The present invention also provides a thermal interface that requires much less pressure to achieve desirable thermal properties. Using a prior art gap pad to provide a thermal interface between to a series of electronic components and a thermal can requires application of enough pressure to accommodate large stack-up tolerances and to fill interstitial air gaps. With the present invention, the pliable non-resilient material will fill the interstitial air gaps without requiring continuous application of significant pressure. Some pliable non-resilient material, such as thermal grease, will even tend to be better distributed into micro-gaps as the interface warms. In addition, the pliable non-resilient material is easily deformed to accommodate stack-up tolerances, and will not provide any unwanted forces because it will not tend to try to return to its original shape, as gap pad material does. In addition, if the template material is formed from a resilient conformable material, such as gap pad material, the template portion will impart a small amount of resiliency to the pliable non-resilient material, thereby maintaining a good thermal interface during thermal expansion and contraction cycles.
The present invention will allow more latitude in the application of thermal tapes and thermal pads. In the prior art, thermal tapes were thin because they were not especially good thermal conductors. By filling cavities within thermal tape with pliable non-resilient material, it is possible to make thermal tapes thick because the pliable non-resilient material will conduct much of the heat. Therefore, thermal tapes will be able to be used in environments requiring a thicker thermal tape, and still not require heat sink retaining spring clips. Likewise, in the prior art thermal pads had to be at least a minimum thickness to provide a certain amount of tolerance stack-up as an interface was compressed. With the present invention, that tolerance stack-up may be provided by the pliable non-resilient material, and the composite thermal interface pad of the present invention may be made thinner than prior-art thermal pads.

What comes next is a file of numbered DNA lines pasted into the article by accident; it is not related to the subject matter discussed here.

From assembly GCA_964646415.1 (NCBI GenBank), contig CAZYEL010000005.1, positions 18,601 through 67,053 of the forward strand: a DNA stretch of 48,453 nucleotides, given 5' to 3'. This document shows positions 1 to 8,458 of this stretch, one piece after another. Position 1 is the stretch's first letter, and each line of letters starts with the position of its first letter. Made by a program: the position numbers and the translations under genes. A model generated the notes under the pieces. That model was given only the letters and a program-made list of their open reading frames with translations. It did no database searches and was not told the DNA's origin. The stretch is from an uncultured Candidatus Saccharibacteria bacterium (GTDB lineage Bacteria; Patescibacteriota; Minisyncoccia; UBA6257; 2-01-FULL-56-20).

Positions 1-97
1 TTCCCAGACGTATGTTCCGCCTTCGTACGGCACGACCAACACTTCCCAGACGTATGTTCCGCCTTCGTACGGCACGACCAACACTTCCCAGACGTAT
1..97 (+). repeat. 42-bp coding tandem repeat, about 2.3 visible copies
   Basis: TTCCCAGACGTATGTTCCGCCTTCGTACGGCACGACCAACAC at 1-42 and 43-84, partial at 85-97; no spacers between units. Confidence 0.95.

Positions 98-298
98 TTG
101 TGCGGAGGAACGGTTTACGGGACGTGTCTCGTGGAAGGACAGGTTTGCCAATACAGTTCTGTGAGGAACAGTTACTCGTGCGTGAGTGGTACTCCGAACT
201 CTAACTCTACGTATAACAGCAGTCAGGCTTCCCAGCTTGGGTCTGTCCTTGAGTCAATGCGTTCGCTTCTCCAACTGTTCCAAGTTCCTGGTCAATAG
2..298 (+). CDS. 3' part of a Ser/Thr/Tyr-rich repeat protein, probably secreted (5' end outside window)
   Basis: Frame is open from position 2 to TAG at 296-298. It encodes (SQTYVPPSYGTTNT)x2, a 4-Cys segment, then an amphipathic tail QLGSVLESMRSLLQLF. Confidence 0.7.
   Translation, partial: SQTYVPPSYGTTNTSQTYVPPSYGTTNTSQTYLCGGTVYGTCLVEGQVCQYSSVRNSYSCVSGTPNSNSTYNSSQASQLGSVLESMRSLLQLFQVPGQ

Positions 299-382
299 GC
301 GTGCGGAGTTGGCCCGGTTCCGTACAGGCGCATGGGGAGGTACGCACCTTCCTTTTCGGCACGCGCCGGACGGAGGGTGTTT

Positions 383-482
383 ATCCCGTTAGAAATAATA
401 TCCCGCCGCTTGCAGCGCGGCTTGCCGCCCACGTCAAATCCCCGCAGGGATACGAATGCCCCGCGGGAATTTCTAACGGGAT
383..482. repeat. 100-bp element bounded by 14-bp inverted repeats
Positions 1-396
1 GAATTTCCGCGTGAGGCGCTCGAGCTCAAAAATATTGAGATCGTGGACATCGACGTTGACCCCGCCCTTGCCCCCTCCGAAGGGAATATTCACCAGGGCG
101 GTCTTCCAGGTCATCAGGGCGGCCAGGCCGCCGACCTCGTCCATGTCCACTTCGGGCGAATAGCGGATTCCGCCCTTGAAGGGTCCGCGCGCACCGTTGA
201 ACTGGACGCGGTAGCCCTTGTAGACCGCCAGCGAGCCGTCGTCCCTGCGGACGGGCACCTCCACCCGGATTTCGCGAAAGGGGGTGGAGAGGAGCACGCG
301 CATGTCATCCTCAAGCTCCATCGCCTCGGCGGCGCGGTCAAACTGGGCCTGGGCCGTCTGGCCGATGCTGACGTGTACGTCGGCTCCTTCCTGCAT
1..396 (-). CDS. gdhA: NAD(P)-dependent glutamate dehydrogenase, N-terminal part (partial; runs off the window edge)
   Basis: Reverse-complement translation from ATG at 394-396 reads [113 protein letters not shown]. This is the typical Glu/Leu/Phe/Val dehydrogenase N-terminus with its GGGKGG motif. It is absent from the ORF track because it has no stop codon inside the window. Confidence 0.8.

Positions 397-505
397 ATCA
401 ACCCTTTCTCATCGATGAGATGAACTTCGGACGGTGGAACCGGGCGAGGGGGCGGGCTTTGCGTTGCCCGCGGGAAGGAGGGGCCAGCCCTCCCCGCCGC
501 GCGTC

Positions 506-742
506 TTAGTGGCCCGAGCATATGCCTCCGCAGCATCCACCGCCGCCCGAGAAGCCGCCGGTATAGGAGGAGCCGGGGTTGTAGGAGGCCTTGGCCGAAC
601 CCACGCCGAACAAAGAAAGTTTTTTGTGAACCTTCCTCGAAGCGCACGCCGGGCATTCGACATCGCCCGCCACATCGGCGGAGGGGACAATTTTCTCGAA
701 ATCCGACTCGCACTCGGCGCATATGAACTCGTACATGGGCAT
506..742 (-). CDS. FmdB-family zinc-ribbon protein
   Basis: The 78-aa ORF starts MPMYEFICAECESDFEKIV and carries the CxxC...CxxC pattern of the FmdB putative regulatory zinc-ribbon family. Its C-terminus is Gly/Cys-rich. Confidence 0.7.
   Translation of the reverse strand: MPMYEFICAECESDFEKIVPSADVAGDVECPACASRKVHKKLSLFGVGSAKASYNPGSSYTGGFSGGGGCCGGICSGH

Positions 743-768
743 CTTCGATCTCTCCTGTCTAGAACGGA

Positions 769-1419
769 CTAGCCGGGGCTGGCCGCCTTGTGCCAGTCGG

Although the present invention has been described with reference to preferred embodiments, workers skilled in the art will recognize that changes may be made in form and detail without departing from the spirit and scope of the invention.
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|U.S. Classification||257/717, 257/E23.09, 257/706|
|International Classification||H01L23/36, H01L23/433, H05K7/20|
|Cooperative Classification||H01L23/433, H01L2924/0002|
|Nov 28, 1997||AS||Assignment|
Owner name: HEWLETT-PACKARD COMPANY, CALIFORNIA
Free format text: ASSIGNMENT OF ASSIGNORS INTEREST;ASSIGNOR:WEIXEL, MARK;REEL/FRAME:008819/0193
Effective date: 19970731
|Jan 16, 2001||AS||Assignment|
Owner name: HEWLETT-PACKARD COMPANY, COLORADO
Free format text: MERGER;ASSIGNOR:HEWLETT-PACKARD COMPANY;REEL/FRAME:011523/0469
Effective date: 19980520
|Sep 15, 2003||FPAY||Fee payment|
Year of fee payment: 4
|Sep 14, 2007||FPAY||Fee payment|
Year of fee payment: 8
|Sep 22, 2011||AS||Assignment|
Owner name: HEWLETT-PACKARD DEVELOPMENT COMPANY, L.P., TEXAS
Free format text: ASSIGNMENT OF ASSIGNORS INTEREST;ASSIGNOR:HEWLETT-PACKARD COMPANY;REEL/FRAME:026945/0699
Effective date: 20030131
|Oct 24, 2011||REMI||Maintenance fee reminder mailed|
|Mar 14, 2012||LAPS||Lapse for failure to pay maintenance fees|
|May 1, 2012||FP||Expired due to failure to pay maintenance fee|
Effective date: 20120314